Italian investigators probing last year's murder in Egypt of PhD student Giulio Regeni have impounded "IT materials", a computer, hard disk and pen-drive from his Cambridge University tutor, Rome prosecutors stated on Wednesday.
The items were seized from Maha Mahfouz Abdel Rahman and her home and office searched after the academic was questioned in Cambridge, UK, by prosecutor Sergio Colaiocco, the statement said.
"The IT material and the documents obtained will be useful to clear up, once and for all, the role of the professor in the matters being probed," prosecutors said.
Abdel Rahman remains a person with information on the case, and is not under investigation, they said.
Prosecutors also want to acquire the professor's mobile and fixed-line phone records from between January 2015 and February 28 last year to reconstruct her network of relations, Italian daily La Repubblica reported.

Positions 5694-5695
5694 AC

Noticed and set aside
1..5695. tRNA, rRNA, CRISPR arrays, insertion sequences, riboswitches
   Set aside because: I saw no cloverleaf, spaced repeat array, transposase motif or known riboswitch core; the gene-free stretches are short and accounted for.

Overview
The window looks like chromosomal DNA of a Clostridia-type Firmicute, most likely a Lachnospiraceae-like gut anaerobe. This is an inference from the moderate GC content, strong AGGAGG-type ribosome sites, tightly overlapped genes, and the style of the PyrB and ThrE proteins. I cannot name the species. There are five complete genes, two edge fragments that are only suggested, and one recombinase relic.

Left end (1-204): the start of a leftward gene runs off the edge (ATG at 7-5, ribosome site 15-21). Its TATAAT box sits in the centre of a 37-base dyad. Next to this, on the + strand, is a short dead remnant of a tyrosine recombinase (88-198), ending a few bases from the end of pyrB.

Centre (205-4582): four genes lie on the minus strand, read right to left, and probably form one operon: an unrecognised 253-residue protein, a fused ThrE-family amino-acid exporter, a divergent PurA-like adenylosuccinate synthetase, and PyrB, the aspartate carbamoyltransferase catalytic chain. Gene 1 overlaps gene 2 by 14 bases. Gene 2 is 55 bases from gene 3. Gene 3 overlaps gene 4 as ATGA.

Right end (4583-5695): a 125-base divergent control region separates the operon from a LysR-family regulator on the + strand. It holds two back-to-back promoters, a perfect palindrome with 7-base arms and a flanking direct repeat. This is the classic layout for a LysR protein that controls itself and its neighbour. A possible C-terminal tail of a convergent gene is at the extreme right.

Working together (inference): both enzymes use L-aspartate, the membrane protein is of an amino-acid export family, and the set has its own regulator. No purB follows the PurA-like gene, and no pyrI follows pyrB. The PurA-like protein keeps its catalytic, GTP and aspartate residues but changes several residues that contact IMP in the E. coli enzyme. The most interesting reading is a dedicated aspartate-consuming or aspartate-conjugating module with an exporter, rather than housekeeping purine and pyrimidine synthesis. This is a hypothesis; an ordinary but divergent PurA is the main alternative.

Twenty-eight-year-old Regeni's badly tortured and mutilated body was found on Cairo's outskirts in early February last year, ten days after he vanished heading to a friend's party in the centre of the city.
He had been researching independent trade unions in the city as part of his doctoral thesis.
So far no arrests have been made over Regeni's killing.
Egypt will "do everything possible" to solve Regeni's murder "in a way that is satisfactory for everyone," foreign minister Sameh Shoukry Shoukry said at a Rome summit in December.
The Egyptian government is anxious that the "tragic" Regeni case should not harm Egypt's ties with Italy, Shoukry stated.
The case severely strained bilateral ties and caused Italy to withdrew its ambassador to Egypt for 15 months in protest at a lack of progress in the investigation.
There has been widespread suspicion among western diplomats and in the Italian press that Egypt's security forces were behind Regeni's savage murder - claims strenuously denied by the Egyptian government.